I mean, and in the realm of talking about present day policy, where you do you start on the shallowness of this? The attempts to sell the "The Swedes are the true economic liberals today, not quasi-socialists" angle? (Seems to be gaining as some muddle headed Libertarians try to save face among the Voxxer crowd). The assertion "And government ownership of the means of production is trivial in all the Nordic countries" but no talk of Norwegian sovereign wealth funds and all the bits of developmental and industrial strategy? The "girl libertarianism and boy libertarianism"? So lame. This is someone who does not want to think about making real suggestions or reality, and has a position that means that their utterances are never checked by reality.

That spurred me to look, and holy cow:

"American Progressivism recommending the sterilization of defectives to improve the Aryan race and a minimum wage to drive non-Aryan immigrants out of the labor force"

Strange how you cross-match that with Locke on tolerance.

Sure sure, progressives really want eugenics and to protect Aryans, and how dare anyone deny Sarah Sanders a table! Incivility, carefully chosen.

Her taking the view that only "liberty" in toto across the board - though with that "strong social safety net" that differs in no discernible way from any garden-variety "modern liberal" - deserves the name seems sort of belied by her obsession with gays, leaving the impression however inadvertently that, in fact, everything could evaporate but as long as gays continued their advance in whatever ways are left them, it would be alright.

Nor, while it was meant as a wry, lighthearted comment on hoary tradition as represented by Harvard, does the closing anecdote about how she tried to retroactively make it appear she attended Radcliffe in the 60s, when a man, suggest reality has a stronger claim with her than fantasy.

The poor they are "at worst 1,000 percent worldwide" better off, but the smart-stupid - we have always with us.

1. Tax the endowments. F*ck 'em.

Why do we give a tax break the to the ultra rich and powerful to donate money to themselves?

What do we get out of it?

Tax 'em and tax 'em hard, right up the wazoo.

Is Big Business virtue signaling? They want to overpay their workers now? Companies exist because of shareholders. Workers are costs that need to be cut.

"... virtue signalling?"

You bet!

"Although largely symbolic, the group’s statement goes against a roughly 30-year viewpoint that corporations exist to serve shareholders."

"The statement comes amid calls for greater corporate responsibility from Democratic candidates for president and employee activists who want companies to take stances on issues outside of the corporate sphere."

Of course. They have to placate those activist, boycotting sjws.

What a world we live in.

#1: Orwell, 1937: The first thing that must strike any outside observer is that Socialism, in its developed form is a theory confined entirely to the middle classes. The typical Socialist is not, as tremulous old ladies imagine, a ferocious-looking working man with greasy overalls and a raucous voice. He is either a youthful snob-Bolshevik who in five years' time will quite probably have made a wealthy marriage and been converted to Roman Catholicism; or, still more typically, a prim little man with a white- collar job, usually a secret teetotaller and often with vegetarian leanings, with a history of Nonconformity behind him, and, above all, with a social position which he has no intention of forfeiting.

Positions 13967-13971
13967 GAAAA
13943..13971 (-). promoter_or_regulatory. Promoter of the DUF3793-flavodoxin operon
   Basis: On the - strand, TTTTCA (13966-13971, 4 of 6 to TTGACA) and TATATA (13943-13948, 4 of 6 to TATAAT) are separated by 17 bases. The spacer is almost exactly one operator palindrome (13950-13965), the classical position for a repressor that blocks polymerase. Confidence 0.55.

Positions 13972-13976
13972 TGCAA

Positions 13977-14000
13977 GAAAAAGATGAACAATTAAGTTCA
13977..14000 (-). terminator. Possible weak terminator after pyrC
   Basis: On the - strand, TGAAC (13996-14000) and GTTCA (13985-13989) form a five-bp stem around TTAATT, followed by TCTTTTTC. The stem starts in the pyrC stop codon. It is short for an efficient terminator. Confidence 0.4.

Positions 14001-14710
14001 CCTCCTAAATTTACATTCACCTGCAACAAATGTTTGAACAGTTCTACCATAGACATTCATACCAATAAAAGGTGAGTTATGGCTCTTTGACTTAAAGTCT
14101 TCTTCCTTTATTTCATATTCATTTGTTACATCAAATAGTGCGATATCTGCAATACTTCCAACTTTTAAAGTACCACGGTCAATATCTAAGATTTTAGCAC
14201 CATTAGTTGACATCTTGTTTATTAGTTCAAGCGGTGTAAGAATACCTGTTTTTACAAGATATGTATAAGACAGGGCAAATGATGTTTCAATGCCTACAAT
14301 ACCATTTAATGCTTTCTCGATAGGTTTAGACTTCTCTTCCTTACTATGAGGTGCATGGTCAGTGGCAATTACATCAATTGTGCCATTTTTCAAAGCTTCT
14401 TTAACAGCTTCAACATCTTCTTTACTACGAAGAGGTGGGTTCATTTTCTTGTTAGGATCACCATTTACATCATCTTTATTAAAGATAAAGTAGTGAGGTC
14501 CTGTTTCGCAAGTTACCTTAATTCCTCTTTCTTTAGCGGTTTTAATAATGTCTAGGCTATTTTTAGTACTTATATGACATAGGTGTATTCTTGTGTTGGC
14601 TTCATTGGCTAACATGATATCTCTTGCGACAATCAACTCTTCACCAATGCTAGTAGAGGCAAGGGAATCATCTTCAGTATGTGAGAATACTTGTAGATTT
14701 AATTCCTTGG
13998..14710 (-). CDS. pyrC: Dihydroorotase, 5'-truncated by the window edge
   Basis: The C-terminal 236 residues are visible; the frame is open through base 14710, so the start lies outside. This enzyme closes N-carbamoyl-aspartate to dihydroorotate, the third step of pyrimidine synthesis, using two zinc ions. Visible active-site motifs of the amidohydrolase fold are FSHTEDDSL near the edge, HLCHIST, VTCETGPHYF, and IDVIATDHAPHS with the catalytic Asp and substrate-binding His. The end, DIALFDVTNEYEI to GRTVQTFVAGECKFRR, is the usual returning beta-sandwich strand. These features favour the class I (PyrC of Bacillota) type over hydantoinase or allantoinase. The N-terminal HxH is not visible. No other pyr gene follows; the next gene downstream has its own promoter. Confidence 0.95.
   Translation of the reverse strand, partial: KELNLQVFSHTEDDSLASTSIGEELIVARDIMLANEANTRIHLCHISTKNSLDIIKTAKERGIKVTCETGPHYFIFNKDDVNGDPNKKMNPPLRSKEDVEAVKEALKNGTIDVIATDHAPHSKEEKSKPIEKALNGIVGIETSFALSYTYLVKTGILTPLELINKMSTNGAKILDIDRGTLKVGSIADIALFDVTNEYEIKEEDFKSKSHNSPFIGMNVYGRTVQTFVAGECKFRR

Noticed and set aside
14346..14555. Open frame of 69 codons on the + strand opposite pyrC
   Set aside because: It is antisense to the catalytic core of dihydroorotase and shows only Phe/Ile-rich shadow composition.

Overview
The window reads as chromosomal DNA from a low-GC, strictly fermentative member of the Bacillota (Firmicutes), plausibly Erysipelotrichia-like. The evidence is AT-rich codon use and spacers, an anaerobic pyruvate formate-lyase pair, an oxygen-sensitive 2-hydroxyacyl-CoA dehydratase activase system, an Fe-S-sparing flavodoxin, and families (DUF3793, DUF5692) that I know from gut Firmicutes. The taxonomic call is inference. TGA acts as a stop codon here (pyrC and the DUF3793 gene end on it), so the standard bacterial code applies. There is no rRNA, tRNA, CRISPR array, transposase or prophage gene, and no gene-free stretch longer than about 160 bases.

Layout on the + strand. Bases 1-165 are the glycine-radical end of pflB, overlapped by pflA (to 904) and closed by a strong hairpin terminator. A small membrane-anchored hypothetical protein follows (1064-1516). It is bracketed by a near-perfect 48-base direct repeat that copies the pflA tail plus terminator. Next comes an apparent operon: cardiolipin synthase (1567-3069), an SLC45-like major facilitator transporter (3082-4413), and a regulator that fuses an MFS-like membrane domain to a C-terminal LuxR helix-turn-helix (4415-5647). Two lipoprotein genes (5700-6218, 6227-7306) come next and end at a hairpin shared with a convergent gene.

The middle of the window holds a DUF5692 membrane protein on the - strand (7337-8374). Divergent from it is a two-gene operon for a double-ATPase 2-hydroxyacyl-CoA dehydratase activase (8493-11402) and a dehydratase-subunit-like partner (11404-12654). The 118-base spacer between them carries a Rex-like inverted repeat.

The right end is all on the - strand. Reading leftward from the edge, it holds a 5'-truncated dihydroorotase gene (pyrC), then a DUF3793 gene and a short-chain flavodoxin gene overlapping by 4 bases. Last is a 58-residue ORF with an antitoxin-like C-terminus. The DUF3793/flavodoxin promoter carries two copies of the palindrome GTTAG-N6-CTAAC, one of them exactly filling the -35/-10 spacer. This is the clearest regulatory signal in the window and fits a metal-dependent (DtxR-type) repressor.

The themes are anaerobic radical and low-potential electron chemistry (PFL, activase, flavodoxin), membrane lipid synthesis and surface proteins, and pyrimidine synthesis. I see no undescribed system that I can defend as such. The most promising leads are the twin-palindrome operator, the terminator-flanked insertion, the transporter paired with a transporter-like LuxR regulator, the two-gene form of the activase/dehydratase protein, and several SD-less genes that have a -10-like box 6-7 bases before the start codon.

Still true, through the filter of a vastly richer global society.

It seems like there's no need to posit a particular, special contemporary crisis that encourages these folk to pose as being outside an elite. Rather a conjecture would be that we've simply systematically placed a growing share of the population through the environments that create those youthful snob-Bolsheviks and prim little men, and systematically removed the social censure that shifts those creatures from that path.

"and systematically removed the social censure that shifts those creatures from that path."

Yeah, I have even seen Black people seated on the bus. It is obvious communism.

I'm guessing you fit the "prim little man" subtype?

Quite the opposite, indeed.

Prim little mouse, or should I say mole?

The best passage in all of Orwell is that part in Homage to Catalonia where he's chasing a right-winger down a trench, trying to bayonet him, and every time Orwell sets up to stick him the winger pulls away just out of reach so he has to chase him some more. It reminds one of Walt Disney, who may have had Donald Duck doing that same thing in a cartoon somewhere, before he went bad.

Spoiler alert: the right-winger gets away. Orwell never gets to kill him.

3. New John Locke manuscript discovered, on tolerating the Catholics.
Sunday NFL seems to do the trick.

1. I went to a Yale-level university, and find it hard to relate to all these articles describing Yalies and peers as "the elite." Look at the data ( The median household income of incoming Yale students is $192,600. At age 34, the median income of a Yale student is just $76,000. These are "upper-middle-class" or even just "middle class" numbers, not "elite" ones. True elites are a single-digit percentage minority, even at Yale. The vast majority of Yale students "effectively become middle class," as the article puts it, and have lives that are not so different from successful state school graduates. The modal student at Yale and similar universities is someone who went to a suburban public school, with working professional parents, and who after graduation pursues a recognizably middle-class profession that offers a decent paycheck but no meaningful power or influence. Their middle-class affections are not "masks," but an accurate reflection of their lives.